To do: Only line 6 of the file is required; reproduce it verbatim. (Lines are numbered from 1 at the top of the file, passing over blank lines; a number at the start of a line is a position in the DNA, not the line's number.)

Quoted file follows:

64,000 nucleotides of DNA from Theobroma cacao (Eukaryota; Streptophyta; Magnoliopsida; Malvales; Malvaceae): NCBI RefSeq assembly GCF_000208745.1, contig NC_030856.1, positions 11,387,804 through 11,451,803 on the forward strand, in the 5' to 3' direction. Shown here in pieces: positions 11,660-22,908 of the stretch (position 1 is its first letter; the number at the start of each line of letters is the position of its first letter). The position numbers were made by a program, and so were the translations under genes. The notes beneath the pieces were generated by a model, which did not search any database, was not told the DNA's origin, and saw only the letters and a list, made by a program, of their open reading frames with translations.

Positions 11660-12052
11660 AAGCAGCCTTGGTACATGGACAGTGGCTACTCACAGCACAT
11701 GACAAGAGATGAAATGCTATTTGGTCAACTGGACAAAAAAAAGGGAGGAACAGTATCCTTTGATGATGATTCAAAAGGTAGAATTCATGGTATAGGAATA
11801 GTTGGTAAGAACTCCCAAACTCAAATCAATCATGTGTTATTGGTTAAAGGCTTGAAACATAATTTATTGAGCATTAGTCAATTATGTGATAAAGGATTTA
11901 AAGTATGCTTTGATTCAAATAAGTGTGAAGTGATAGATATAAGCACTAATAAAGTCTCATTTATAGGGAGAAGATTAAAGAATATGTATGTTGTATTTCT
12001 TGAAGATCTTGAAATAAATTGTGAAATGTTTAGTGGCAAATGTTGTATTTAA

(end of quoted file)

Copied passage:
11901 AAGTATGCTTTGATTCAAATAAGTGTGAAGTGATAGATATAAGCACTAATAAAGTCTCATTTATAGGGAGAAGATTAAAGAATATGTATGTTGTATTTCT